All for a cause…

Are oil-based creams making your skin more oily?

That’s the question the Lacto Calamine ad wants you to focus on. Is that question as important or critical as ‘Rohan and my experience are the same. So, why is he getting paid more than me?’?. Of course not. But, both are made out to be equally important because the brand wants to ride on a cause.

The cause? Gender pay gap.

The narrative device used? Questioning things.

Like the woman questions her boss about gender pay gap, she also needs to question something equally important to her life and dignity: are oil-based creams making your skin more oily? And just as easily as she got her rightly-deserved pay, she gets an answer to her other question too: Lacto Calamine!

In the Hamam soap ad, things take a fairly dark turn.

The mom, in her scooter, leaves the girl behind and rides off. She keeps riding off while the daughter chases. And the very first thing the mom utters when the breathless girl catches up finally? Was it, “Do you know why I made you run like this, without telling you anything?”.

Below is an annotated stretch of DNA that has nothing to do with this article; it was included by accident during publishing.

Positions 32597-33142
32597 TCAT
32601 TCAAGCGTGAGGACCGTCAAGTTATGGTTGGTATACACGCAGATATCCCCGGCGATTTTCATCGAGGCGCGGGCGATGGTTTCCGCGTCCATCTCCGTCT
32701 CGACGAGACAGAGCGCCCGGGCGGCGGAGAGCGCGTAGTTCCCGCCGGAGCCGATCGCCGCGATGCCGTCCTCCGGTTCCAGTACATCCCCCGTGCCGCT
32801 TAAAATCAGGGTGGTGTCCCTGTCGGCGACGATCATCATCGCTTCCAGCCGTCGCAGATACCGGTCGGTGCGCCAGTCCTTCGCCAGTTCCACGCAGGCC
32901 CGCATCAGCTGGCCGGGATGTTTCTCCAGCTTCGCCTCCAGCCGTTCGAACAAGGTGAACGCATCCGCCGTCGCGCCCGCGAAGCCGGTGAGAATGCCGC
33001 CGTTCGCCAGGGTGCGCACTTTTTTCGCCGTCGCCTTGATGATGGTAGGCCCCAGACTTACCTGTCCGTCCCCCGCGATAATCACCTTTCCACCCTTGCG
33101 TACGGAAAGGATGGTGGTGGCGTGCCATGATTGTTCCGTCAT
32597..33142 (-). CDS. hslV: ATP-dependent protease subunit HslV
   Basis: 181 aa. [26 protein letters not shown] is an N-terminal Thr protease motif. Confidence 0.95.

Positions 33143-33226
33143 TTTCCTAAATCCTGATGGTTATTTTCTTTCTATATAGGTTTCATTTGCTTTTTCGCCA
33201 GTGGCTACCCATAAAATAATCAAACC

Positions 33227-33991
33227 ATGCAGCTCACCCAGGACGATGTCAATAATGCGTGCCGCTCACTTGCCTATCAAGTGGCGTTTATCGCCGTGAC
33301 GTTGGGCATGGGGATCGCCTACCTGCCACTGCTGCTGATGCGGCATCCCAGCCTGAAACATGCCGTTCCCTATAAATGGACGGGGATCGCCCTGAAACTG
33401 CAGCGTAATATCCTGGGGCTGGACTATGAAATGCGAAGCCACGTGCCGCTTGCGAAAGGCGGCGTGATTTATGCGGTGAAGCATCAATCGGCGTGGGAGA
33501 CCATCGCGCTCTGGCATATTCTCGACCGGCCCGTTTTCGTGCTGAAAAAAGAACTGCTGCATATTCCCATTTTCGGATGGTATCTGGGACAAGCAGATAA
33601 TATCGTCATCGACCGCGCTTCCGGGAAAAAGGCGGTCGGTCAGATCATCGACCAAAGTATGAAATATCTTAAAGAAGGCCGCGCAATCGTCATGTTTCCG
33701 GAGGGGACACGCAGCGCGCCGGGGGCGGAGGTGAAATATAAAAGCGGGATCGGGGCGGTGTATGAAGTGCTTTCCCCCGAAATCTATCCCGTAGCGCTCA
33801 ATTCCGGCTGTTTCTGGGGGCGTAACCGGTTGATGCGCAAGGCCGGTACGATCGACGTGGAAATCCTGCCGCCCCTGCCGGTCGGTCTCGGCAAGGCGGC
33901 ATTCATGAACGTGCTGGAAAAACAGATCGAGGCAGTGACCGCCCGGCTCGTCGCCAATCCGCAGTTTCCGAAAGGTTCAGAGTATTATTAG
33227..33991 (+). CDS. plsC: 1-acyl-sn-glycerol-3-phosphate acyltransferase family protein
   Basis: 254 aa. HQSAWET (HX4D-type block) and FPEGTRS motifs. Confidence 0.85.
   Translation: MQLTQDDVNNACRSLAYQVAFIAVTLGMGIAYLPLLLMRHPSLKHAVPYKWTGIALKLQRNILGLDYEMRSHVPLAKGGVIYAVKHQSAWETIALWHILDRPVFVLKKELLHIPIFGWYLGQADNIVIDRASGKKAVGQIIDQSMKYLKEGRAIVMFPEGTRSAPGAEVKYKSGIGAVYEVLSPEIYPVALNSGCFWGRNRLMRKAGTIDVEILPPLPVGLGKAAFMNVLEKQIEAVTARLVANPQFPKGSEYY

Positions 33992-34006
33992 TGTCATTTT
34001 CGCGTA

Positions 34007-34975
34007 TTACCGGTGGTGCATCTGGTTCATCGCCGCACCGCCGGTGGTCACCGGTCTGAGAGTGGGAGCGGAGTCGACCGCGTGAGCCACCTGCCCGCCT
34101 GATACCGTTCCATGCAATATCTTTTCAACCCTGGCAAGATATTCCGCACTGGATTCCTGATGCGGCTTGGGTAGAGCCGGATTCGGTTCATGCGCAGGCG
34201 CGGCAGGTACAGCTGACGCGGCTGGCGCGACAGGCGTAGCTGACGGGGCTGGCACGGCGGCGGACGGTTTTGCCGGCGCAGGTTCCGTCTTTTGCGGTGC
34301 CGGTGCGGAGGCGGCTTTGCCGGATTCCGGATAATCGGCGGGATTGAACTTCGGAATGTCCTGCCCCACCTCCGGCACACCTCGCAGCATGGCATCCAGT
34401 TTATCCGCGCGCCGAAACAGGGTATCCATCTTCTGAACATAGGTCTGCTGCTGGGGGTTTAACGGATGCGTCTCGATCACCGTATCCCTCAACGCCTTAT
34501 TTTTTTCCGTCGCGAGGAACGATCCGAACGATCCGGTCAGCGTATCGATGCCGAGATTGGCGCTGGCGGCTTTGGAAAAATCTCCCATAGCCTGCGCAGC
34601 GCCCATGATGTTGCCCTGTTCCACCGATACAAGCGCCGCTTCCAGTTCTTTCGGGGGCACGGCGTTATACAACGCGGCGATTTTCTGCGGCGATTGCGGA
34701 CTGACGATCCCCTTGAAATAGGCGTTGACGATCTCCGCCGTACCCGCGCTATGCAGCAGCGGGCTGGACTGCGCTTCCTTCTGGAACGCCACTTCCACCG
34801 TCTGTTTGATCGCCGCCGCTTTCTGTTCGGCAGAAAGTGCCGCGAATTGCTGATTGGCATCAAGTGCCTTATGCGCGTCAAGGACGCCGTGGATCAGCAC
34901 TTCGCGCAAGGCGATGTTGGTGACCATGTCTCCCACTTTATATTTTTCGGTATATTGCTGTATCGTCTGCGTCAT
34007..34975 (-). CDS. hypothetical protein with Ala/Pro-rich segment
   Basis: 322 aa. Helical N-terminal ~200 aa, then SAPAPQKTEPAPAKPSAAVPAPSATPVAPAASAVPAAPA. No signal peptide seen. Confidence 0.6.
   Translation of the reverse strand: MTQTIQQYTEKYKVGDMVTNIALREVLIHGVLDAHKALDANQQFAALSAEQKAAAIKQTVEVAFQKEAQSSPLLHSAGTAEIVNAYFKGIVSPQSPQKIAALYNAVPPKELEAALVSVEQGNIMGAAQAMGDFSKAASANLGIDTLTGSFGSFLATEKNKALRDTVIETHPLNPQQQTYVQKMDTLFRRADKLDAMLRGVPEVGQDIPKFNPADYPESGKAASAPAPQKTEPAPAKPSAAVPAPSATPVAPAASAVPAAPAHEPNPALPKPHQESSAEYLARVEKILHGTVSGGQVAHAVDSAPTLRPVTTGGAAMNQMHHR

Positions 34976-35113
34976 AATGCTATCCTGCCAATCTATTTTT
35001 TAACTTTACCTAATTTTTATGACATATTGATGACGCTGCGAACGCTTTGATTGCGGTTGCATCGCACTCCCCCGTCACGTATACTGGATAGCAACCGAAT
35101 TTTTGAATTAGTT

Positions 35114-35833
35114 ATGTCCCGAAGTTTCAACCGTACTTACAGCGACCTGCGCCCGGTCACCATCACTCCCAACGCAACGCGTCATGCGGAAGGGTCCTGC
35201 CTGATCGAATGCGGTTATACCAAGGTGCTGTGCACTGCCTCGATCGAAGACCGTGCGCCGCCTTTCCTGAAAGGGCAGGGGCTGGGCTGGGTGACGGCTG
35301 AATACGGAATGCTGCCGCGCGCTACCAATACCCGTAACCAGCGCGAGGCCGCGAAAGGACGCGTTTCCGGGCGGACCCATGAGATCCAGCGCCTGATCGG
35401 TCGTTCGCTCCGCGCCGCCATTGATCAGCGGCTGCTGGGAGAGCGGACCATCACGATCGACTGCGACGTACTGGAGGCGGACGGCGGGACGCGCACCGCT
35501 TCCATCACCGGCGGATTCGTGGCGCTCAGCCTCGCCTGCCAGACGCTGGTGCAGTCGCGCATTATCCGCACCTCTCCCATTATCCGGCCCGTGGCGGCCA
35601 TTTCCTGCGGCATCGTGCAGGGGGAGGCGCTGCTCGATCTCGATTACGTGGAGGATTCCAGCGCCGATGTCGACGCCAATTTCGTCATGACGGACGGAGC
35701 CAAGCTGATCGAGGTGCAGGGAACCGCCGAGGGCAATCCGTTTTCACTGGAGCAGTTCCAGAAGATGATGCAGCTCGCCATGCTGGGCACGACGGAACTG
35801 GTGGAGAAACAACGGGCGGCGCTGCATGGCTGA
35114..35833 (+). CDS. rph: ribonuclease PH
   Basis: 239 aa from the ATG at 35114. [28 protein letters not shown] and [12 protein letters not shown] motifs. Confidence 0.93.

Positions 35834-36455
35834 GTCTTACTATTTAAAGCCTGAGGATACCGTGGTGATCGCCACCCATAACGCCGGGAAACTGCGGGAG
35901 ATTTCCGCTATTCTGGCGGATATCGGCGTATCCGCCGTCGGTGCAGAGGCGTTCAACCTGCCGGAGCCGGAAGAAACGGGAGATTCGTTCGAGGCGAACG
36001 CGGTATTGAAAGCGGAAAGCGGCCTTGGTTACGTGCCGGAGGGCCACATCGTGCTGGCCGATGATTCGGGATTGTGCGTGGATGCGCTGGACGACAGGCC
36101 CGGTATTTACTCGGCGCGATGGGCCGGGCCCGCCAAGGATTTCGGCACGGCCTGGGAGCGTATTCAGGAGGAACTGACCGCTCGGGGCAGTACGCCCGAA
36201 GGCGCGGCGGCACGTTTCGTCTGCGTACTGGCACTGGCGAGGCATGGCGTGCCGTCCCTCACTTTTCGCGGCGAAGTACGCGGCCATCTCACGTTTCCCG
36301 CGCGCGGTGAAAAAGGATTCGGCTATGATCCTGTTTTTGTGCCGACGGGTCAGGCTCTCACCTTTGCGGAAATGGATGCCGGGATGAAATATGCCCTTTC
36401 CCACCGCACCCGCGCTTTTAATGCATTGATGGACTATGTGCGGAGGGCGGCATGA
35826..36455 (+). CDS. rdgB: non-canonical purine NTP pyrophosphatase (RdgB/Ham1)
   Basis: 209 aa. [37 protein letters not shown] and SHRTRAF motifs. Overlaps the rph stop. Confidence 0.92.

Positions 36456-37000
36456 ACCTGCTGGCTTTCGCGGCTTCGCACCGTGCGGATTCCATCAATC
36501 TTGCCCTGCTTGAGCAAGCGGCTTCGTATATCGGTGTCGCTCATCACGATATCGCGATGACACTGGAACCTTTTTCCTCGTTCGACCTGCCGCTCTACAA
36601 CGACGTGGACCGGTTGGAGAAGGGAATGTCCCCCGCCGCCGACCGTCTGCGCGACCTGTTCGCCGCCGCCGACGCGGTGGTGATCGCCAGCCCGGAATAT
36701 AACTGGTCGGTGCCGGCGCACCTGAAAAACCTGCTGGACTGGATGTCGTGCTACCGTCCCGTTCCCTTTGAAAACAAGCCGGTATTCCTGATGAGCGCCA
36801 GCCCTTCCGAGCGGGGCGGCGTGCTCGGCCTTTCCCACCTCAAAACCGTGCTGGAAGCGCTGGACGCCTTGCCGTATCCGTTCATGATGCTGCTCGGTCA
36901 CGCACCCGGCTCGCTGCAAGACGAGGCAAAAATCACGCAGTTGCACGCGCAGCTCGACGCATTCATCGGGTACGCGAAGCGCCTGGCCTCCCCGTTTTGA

No. It was, “100% pure neem oil!”. Why? Because the daughter made the blunder of asking the mom about ‘100% pure neem oil’ after observing it in the soap. Does the mom really need to put the girl through the grind to explain what is just a soap?

And then, comes the cause: ‘If someone troubles you, run! Catch. Chase. But don’t let them get away!’. Right. For that running, you need 100% pure neem oil in your soap? That’s the most important thing about this cause of eve-teasing? That you should also worry about your skin going bonkers with all the running?

There are ads that blend the cause seamlessly without making it seem so blatant.

The recent MP Birla Cement is one such ad.

The cause used is gender bias. And it is used in a natural sense, through a person presuming in the most natural way, using cues he observes, that anyone could make the same error. The cause is not forced and neither does the product come across as a tacky layer on top of the cause.

And then there are ads like Hamam and Lacto Calamine that force a cause so horrendously that they end up looking like dark humor.

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